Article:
Slovenia is full of must-see sights and oh-my-gosh-i-didnt-expect-that scenery. There is, however, one part of Slovenia that is usually left out of short travel itineraries. Southwestern part. And that is a huge mistake.
Southwestern Slovenia is a zone between Mediterranean and alpine Europe. This is a place where craggy ridges and higland meadows of the limestone plateau (known as the Karst), descend to suddenly meet a lush coastal strip rich in olive groves, vineyards and a number of important historic towns.
Views from Mt. Nanos were well worth 2,5h hike - green valley below is called Vipava Valley.
Our first stop was Vipava Valley, a windswept valley that's constantly bathed in the sun. The valley is best know for its amazing wines and constant battles with forces of nature. Here the wind Bora (or Burja in Slovene) gusts down from Mt. Nanos at speeds exceeding 200km/h.
Because we enjoy getting in touch with nature and local culture, we booked a wine tour with Winestronauts. Wine tasting tour was kept small at around six people and it felt very personal and unique, not to mention that the guide was super friendly and funny. We definitely recommend them! We also went on a hike to Mt. Nanos, which is fairly easy and the views are really rewarding.
Next day we had a new wine region to explore, Goriška Brda. To get to 72km2 of rolling hills, tucked between Soča River and Italian border, you'll drive past Nova Gorica and Solkan, famous for a stony bungee bridge. We'll definitely do a bungee jump next time we're here!
Medieval village Šmartno in Goriška Brda.
Goriška brda is often described as a miniature version of Tuscany – every hill seems to be topped with a large church and surrounded by a charming little village, while the hillsides and valleys are blanketed with vineyards, orchards and winding country roads.
Our first stop was Gonjače Lookout Tower, the best place to take in those extraordinary views. Because it was a clear sunny day, this 23 m lookout tower offered unobstructed views in all directions, with the Dolomites and Julian Alps to the north and the Gulf of Trieste to the south. Needless to say this was one of those oh-my-gosh-i-didnt-expect-that moments.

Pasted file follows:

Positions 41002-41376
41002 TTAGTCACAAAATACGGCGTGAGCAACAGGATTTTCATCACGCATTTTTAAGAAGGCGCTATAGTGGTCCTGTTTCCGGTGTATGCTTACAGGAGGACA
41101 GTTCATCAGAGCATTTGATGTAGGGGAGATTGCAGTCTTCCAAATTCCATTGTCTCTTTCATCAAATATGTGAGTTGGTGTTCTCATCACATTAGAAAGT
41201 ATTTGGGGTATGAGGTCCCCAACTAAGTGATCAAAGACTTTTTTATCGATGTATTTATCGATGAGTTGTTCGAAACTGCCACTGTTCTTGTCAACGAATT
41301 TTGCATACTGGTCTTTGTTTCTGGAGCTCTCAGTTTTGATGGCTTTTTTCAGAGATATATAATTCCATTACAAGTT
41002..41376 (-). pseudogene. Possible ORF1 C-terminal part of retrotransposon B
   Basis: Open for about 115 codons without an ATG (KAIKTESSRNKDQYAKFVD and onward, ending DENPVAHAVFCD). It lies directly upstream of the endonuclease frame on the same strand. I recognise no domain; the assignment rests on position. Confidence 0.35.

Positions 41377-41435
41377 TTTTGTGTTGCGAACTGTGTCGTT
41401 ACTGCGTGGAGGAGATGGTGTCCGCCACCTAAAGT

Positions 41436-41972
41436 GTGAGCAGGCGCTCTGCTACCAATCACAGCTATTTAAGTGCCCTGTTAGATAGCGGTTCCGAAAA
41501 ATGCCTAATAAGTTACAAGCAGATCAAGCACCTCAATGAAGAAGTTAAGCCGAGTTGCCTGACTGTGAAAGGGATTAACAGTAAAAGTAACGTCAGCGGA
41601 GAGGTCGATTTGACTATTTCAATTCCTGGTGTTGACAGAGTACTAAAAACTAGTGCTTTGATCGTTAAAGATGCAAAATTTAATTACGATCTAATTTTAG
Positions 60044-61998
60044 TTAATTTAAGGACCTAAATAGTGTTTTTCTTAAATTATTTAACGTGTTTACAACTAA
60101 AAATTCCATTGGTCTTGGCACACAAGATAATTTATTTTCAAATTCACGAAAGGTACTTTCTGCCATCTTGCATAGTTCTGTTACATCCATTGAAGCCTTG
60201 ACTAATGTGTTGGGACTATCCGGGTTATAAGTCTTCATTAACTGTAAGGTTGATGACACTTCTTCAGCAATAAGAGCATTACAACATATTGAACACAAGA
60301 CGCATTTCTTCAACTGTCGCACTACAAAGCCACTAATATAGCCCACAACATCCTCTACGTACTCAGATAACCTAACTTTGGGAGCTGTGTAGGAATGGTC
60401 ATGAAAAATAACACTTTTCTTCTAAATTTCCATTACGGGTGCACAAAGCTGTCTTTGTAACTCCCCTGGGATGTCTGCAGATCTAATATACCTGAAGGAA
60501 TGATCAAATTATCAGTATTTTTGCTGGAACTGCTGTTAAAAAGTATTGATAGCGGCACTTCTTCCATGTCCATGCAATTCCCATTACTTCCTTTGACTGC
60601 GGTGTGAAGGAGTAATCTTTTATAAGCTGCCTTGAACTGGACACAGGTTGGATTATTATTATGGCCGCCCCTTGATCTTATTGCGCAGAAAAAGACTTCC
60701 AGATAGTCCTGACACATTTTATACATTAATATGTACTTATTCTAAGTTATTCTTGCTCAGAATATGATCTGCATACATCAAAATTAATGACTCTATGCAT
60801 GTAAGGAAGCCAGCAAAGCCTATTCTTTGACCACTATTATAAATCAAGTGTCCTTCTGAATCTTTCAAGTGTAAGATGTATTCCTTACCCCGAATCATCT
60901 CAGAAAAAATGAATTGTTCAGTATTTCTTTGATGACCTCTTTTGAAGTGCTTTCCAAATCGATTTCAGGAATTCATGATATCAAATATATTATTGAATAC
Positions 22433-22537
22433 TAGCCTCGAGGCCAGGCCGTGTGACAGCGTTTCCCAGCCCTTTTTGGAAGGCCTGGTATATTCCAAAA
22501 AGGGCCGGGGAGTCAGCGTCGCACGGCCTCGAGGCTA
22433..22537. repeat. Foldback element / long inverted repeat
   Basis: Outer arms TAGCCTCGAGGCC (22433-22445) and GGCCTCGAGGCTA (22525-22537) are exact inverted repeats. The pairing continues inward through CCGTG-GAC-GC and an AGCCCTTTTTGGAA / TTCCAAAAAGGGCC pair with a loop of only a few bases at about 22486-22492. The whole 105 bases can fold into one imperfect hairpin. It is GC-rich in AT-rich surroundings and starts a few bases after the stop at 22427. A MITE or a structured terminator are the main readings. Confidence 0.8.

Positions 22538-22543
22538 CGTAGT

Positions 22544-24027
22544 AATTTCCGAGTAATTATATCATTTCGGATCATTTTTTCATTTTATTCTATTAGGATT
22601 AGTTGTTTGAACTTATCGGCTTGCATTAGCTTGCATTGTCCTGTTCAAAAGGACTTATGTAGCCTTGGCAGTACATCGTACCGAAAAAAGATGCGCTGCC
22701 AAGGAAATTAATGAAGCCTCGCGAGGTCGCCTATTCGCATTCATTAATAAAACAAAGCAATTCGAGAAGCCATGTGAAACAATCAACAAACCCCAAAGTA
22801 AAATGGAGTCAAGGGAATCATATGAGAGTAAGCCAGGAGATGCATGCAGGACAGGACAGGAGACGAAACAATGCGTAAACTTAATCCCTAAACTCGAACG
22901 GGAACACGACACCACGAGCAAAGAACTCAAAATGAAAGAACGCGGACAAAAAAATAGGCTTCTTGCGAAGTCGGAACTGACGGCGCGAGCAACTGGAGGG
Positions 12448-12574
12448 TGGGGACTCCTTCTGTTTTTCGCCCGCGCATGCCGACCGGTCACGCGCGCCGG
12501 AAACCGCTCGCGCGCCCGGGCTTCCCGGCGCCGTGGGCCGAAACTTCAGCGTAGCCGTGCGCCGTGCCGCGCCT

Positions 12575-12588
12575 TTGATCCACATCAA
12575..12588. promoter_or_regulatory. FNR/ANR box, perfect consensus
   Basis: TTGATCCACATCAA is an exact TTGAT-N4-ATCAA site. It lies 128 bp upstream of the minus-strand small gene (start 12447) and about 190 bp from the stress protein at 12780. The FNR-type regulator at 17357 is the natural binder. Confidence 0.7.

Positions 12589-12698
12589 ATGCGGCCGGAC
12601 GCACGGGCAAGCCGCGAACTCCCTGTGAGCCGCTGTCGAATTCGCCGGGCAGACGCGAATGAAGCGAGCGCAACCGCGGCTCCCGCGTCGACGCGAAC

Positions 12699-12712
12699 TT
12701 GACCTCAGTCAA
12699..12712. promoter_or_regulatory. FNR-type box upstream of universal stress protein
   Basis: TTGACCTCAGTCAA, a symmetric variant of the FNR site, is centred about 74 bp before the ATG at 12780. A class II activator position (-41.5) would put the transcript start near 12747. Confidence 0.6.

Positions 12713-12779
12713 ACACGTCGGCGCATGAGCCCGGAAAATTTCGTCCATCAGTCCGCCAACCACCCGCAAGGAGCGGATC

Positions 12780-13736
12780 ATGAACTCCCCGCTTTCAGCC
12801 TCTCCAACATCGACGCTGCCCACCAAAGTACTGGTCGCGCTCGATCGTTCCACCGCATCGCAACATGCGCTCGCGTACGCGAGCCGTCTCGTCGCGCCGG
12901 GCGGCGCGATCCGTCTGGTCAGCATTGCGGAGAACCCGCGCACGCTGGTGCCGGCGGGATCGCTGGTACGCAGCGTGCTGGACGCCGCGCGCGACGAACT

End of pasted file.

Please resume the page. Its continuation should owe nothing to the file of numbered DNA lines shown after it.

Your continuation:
Views from lookout tower were spectacular - don't miss this place!
We could already see our next stop from the tower - charming village Šmartno.
Next stop was Šmartno village. If there is a more picturesque village anywhere in Slovenia (or Croatia for that matter) then we have yet to see it. Surrounded by medieval walls with five preserved towers, the entire hilltop village has been declared a cultural monument. We loved narrow cobble-stoned streets, temporary art exhibitions, local food and off course we loved regional wine.
Inside the walls of village Šmartno.
This region received a lot of Italian influence and is a paradise for food lovers.
The wine ... oh, my ... the wine.
It was hard to leave those wine regions behind, but our Cuckoo campervan now had 5 bottles of exceptional wine in the fridge.
From here, we took the road less traveled to get to the seaside. And you should do the same. We stopped at Castle Branik, a 13th-century castle, which was unfortunately closed that day but still made it to be an extremely scenic sight, well worth our time.
Always take the road less traveled.
Cuckoo camper in the front and castle Branik in the back.
We thought we saw all the fairytale castles and villages Slovenia has to offer, but village Štanjel proved us wrong. This hilltop village is also known as the Jewel of the Karst and it's a charming medieval town restored to its former glory. Entering the town through the stone archway is like stepping back in time, gravel streets wind past traditional Karst houses leading onto cute little squares with ancient stone wells.
Scenic views from top of Štanjel.
There is a nice coffee place here and few art exhibitions were open as well, but what we enjoyed the most was Ferrari Garden beneath the village Štanjel. The highlight of this garden is a small stone pool and its stunning views over the Branica Valley. Well kept pathways, restored stone walls and mancured flora have been declared a national monument and we hope this garden will be here for many more centuries!
If you're lucky like we were, you'll visit Ferrari garden just in season for fresh, sweet persimmons (end of October, start of November). This tree grows in the middle of the garden.
Our final stop before we reached the coast and put our feet into the Adriatic sea was … who would have thought … another castle. Socerb Castle is perched on the edge of a 300 meters high Karst rock and offers a wonderful view of the Koper and Trieste Gulfs.
The castle itself is nothing spectacular, but the views are. We came late in the afternoon, parked our campervan for the night and enjoyed the sunset over the Adriatic sea. When we woke up, the views were still there and the only thing left for us to do(before heading down to the sea and continue our road trip to Croatia) was to enjoy our coffee and breakfast in a setting we'll never forget.
Our bedroom. We still miss it!
Waking up to views like this is hard to describe.